Attendees can select from ten different workshops including: Tree Identification, Invasive Plants, Pollinators, Container Gardening, Edible Landscapes, and more. The keynote speaker will be Julie Zickefoose, writer, artist and naturalist who will be presenting, Creating a Haven for your Wildlife and Yourself. Kris Cline, of the newly opened, Butterfly Ridge Conservation Center, and Rick Webb from Webb’s Perennials will be on hand to speak.
Registration includes five CEUs(for MGV), lunch and snacks; the cost is $30 for MGVs and $35 for non-members. The registration deadline is August 15. For more information, you may send an email to email@example.com, call the OSU Extension Office in Hocking County at 740-385-3222, or visit the Hocking County Master Gardeners Events Page on Facebook.
Click Here to Print Brochure –> Secrets in Our Garden (4)-1hdtrf3
Fall is a great time to harvest vegetables. The weather is cooler, the bugs not as bad, you still have some sunlight and the rain is a little more regular than summer. To have a fall vegetable harvest you need to do a little planning to time your harvest to the frost date. Our frost free date in Hocking is around the middle of October. As of July 9th, we have around a little under 100 days of growing left. Honestly that means you can still grow almost anything.
Start right now:
- Asian cabbage, heading cabbage, broccoli and cauliflower – under the lights would be best. I will start mine shortly in my Seed Start Grow Station. Starting them indoors avoids high summer heat on fragile cabbage family transplants. They will go out around Labor Day. They do not mind cool weather and are improved by a touch of frost.
- Feel free to start some lettuce indoors now as well. A dozen heads of lettuce to start, and then repeat that every two weeks for the next month or two. You might lose some if August is blazing or you might have homegrown lettuce to go with your BLT.
- Plant another row of green beans as well as start another few zucchini/yellow squash plants. You have plenty of time to mature them, trust me.
- Direct seed some green onions and carrots now. These will be tricky because they both take weeks to germinate as well as do not like to break through a hard dry soil crust. They both tolerate cold later on and you get a harvest into October or November.
- If you did not do potatoes early on and you have some space go ahead and plant seed potatoes. They will be buried under soil and mulch and you will have some in fall.
- Hold off a little bit for sugar snap peas, maybe another two weeks, then start them as well.
- You can direct seed another round of cucumbers now. Then you have some to go with your lettuce and tomatoes for a nice fall salad.
- Hold off about 3-4 weeks before you start radishes and beets. They both grow pretty fast and taste way better when they mature in the fall.
- Direct seed another round of Basil right now. Then you have some later in the season that you are not having to cut all the time to keep in under control
Just a few ideas to get you started. Mix in some row cover on some of the veggies and you can have a harvest that easily lasts to Thanksgiving.
Hocking County had a serious problem last growing season with Harlequin bug damage on crucifers. Any plant that was not monitored with hand picking or treated with insecticide was severely damaged up to complete loss of product. I have not seen this pest up in Columbus where I garden although I am sure it is on its way. It is normally a southern pest but has been moving north with the temperatures like all the rest of the bugs. When I did the garden walk at The Logan Community garden last year I noticed that all the brussel sprouts had been chewed to bits by this guy:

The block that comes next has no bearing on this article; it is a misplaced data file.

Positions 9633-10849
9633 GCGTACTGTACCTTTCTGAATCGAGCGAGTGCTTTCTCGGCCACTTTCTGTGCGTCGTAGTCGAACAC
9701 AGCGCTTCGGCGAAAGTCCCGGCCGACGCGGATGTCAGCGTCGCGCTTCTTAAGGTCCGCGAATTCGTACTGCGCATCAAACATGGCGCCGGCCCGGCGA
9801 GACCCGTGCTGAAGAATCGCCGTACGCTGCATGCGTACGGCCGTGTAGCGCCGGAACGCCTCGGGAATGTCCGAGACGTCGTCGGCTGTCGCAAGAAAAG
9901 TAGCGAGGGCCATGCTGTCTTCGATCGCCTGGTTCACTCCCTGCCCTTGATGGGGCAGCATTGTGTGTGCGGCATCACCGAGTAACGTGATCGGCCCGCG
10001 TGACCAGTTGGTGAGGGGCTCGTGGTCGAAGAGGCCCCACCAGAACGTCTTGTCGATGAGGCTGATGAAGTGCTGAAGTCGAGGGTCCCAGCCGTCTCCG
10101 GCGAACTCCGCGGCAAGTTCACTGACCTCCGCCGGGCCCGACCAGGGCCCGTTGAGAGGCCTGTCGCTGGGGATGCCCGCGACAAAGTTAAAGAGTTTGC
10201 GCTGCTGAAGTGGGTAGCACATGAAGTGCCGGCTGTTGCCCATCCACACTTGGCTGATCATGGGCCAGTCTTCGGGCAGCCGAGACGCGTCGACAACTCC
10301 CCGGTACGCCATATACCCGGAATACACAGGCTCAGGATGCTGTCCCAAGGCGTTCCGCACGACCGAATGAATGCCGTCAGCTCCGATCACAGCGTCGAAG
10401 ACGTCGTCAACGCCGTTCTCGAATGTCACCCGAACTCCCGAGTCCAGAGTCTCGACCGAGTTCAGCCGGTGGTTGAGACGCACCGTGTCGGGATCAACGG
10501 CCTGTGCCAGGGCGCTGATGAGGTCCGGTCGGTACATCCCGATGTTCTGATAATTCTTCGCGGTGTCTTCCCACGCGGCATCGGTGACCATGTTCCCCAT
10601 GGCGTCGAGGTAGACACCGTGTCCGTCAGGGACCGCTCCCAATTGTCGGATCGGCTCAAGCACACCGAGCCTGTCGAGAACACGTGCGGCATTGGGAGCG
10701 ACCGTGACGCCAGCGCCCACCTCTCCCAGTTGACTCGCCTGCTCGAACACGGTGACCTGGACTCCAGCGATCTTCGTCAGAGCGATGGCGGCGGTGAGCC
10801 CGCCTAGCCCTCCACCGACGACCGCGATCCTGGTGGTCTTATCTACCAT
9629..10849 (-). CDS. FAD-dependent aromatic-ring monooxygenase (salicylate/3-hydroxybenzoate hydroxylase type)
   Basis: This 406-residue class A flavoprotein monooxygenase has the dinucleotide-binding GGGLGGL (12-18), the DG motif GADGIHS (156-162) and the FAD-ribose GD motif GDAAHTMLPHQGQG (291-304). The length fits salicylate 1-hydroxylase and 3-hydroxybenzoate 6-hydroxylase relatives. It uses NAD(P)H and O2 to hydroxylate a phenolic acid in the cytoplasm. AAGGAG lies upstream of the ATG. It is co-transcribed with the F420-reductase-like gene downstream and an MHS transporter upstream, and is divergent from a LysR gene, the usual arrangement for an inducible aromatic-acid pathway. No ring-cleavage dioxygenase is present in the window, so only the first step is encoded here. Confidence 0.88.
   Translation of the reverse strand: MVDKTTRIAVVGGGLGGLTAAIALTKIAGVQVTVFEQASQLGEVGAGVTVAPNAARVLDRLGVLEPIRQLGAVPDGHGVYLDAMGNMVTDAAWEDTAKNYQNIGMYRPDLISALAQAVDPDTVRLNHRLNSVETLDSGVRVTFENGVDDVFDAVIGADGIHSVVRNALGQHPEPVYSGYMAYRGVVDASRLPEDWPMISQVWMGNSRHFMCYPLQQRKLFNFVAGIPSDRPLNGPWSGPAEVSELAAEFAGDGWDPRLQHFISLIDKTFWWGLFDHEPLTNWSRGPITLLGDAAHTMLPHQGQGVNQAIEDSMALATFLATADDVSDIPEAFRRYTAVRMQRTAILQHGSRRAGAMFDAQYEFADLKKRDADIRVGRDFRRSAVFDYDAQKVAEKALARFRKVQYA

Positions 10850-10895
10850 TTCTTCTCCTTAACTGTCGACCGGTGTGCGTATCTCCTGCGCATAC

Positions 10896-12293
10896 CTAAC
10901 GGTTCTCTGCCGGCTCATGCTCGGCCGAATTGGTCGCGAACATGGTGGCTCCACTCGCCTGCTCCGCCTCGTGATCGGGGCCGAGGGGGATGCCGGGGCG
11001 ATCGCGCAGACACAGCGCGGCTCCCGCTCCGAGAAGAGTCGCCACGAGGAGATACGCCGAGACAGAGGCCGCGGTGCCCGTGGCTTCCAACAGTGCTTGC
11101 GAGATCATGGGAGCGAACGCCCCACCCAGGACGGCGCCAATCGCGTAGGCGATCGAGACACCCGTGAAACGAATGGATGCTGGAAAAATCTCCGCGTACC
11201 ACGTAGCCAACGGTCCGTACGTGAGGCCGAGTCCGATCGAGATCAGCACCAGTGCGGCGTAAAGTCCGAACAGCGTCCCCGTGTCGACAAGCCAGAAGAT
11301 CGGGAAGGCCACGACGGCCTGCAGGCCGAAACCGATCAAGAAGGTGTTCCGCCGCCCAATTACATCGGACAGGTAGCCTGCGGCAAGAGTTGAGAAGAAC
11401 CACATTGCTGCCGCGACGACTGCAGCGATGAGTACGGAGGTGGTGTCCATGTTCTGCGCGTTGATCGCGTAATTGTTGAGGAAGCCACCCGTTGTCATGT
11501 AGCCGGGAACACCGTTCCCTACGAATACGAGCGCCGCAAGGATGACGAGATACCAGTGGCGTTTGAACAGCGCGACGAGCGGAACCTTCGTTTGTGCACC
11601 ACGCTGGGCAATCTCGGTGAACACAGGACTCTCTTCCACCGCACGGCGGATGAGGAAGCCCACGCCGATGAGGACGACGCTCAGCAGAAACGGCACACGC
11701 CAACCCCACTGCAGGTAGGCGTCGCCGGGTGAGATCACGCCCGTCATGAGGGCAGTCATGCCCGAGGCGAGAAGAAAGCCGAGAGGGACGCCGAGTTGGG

Scouting started in mid-May with the first bugs noted at The Urban Farm on June 13th.
Hand picking was used to remove the several bugs noted instead of insecticide to allow harvest of the remaining broccoli. The planting beds will be rotated out of broccoli within the next couple weeks and no other cruciferous vegetables will be planted until August, but scouting will continue.
In your gardens, especially if you have a long season brassica like brussel sprouts, you will need to do extensive hand picking as well as monitor for egg cases. Consider using an insecticide as well. More pics and treatment options in the links below.
Harlequin bug (Murgantia histrionica) –> Profile: Journal of Integrated Pest Management
Factsheet: University of Maryland
I hate weeds. In most gardens they are a nuisance. In my community garden they are overwhelming. I garden in an extremely old Victory Garden remnant that might be the oldest community garden in Ohio.
That means the weeds have been there for so long they have naturalized to the place and the seed bank it unreal. Last year I put a third of it in Sorghum X Sudangrass as an experiment to see how well it would help smother weeds. I did not see a decrease in weed germination after that but I did find the ground easier to work this year in that spot. The plow does spread the soil around so that did not help with weeds.
Here is what I have to deal with. This is the next door plot. The owner has not done any work yet.
It is all about two feet tall and going to seed. Here is a better picture to give you an idea of the weeds.
Normally I would have planted buckwheat in this spot, just like what was done at the Logan Community Garden last year, but I had some winter rye left over from last year and that is what I used.
The rye cover crop will smother weeds and add organic matter to the soil. It will be much easier to manage and frequent mowing will eliminate annual weeds as well.